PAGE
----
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Characterization of the Neuroendocrine Tumor Immune Microenvironment

da Silva, Annacarolina, MD*†; Bowden, Michaela, PhD*; Zhang, Sui, PhD*; Masugi, Yohei, MD, PhD*; Thorner, Aaron R., PhD; Herbert, Zachary T., MS§; Zhou, Chensheng Willa, MS*; Brais, Lauren, MPH*; Chan, Jennifer A., MD*; Hodi, F. Stephen, MD*; Rodig, Scott, MD, PhD; Ogino, Shuji, MD, PhD†∥; Kulke, Matthew H., MD

doi: 10.1097/MPA.0000000000001150
Original Articles
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Objectives The immune environment and the potential for neuroendocrine tumors (NETs) to respond to immune checkpoint inhibitors remain largely unexplored. We assessed immune checkpoint marker expression, lymphocytic infiltrate, and associated mutational profiles in a cohort of small intestine and pancreatic NETs.

Methods We assessed expression of PDCD1 (PD-1), CD274 (PD-L1), and PDCD1LG2 (PD-L2) in archival tissue from 64 small intestine (SINETs) and 31 pancreatic NETs (pNET). We additionally assessed T-cell infiltrates, categorizing T-cell subsets based on expression of the T-cell markers CD3, CD8, CD45RO (PTPRC), or FOXP3. Finally, we explored associations between immune checkpoint marker expression, lymphocytic infiltrate, and tumor mutational profiles.

Results Expression of PD-1 or PD-L1 in small intestine or pancreatic NET was rare, whereas expression of PD-L2 was common in both NET subtypes. T-cell infiltrates were more abundant in pNET than in SINET. We found no clear associations between immune checkpoint marker expression, immune infiltrates, and specific mutational profile within each tumor type.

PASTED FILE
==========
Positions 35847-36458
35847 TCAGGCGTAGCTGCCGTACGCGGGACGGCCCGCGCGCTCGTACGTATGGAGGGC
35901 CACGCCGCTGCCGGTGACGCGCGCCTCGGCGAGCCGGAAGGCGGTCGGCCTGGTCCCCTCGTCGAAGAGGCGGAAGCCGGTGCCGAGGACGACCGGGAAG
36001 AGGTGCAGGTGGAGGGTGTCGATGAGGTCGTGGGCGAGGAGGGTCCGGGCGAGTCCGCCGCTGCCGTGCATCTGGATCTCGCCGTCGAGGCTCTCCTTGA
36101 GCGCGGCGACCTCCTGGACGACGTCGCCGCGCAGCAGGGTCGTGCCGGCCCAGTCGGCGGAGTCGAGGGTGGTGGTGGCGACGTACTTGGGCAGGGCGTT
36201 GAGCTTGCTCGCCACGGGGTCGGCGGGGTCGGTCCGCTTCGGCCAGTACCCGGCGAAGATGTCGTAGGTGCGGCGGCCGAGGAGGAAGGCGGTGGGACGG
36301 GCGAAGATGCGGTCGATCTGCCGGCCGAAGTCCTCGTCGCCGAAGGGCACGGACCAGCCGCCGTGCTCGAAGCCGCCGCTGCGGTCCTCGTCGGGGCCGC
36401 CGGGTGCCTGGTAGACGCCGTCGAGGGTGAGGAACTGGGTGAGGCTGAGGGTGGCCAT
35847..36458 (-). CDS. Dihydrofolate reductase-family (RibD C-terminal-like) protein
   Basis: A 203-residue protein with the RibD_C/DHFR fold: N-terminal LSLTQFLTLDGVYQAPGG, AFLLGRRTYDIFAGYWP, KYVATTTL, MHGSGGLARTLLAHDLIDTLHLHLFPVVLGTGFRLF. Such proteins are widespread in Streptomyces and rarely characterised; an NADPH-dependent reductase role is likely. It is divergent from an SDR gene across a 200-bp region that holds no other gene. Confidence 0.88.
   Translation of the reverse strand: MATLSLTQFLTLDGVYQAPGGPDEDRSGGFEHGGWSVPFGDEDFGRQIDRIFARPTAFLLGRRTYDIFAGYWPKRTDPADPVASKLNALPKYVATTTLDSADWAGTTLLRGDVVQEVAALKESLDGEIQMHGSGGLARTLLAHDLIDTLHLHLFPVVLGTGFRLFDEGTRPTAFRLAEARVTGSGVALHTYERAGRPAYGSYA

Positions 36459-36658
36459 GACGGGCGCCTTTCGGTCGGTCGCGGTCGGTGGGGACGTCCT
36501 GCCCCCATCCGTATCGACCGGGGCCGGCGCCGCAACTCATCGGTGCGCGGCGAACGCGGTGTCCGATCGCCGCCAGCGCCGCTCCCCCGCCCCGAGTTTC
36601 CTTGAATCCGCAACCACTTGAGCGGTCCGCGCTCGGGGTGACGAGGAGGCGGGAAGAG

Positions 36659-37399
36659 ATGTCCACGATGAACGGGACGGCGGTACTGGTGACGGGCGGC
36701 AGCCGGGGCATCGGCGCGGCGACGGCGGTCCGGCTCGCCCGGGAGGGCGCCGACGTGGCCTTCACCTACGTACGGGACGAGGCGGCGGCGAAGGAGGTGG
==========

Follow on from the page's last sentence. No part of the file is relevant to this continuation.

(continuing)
Conclusions Our findings provide an initial assessment of the immune environment of well-differentiated NETs. Further studies to define the immunologic differences between pNET and SINET, as well as the role of PD-L2 in these tumors, are warranted.

From the *Department of Medical Oncology, Dana-Farber Cancer Institute;

Department of Pathology, Brigham and Women's Hospital;

Center for Cancer Genome Discovery,

§Molecular Biology Core Facilities, and

Department of Pathology, Dana-Farber Cancer Institute; and

Department of Epidemiology, Harvard TH Chan School of Public Health, Boston, MA.

Received for publication January 25, 2018; accepted July 14, 2018.

Address correspondence to: Matthew H. Kulke, MD, Section of Hematology and Oncology, Boston University and Boston Medical Center, 820 Harrison Ave, Boston MA 02118 (e-mail: Matthew.Kulke@bmc.org).

The authors declare no conflict of interest.

This study was supported in part by a grant from the NET Research Foundation to M.H.K. This study was also supported by US National Institutes of Health (NIH) grants R01 CA151532 to M.H.K., R01 CA151993 to S.O., and R35 CA197735 to S.O.

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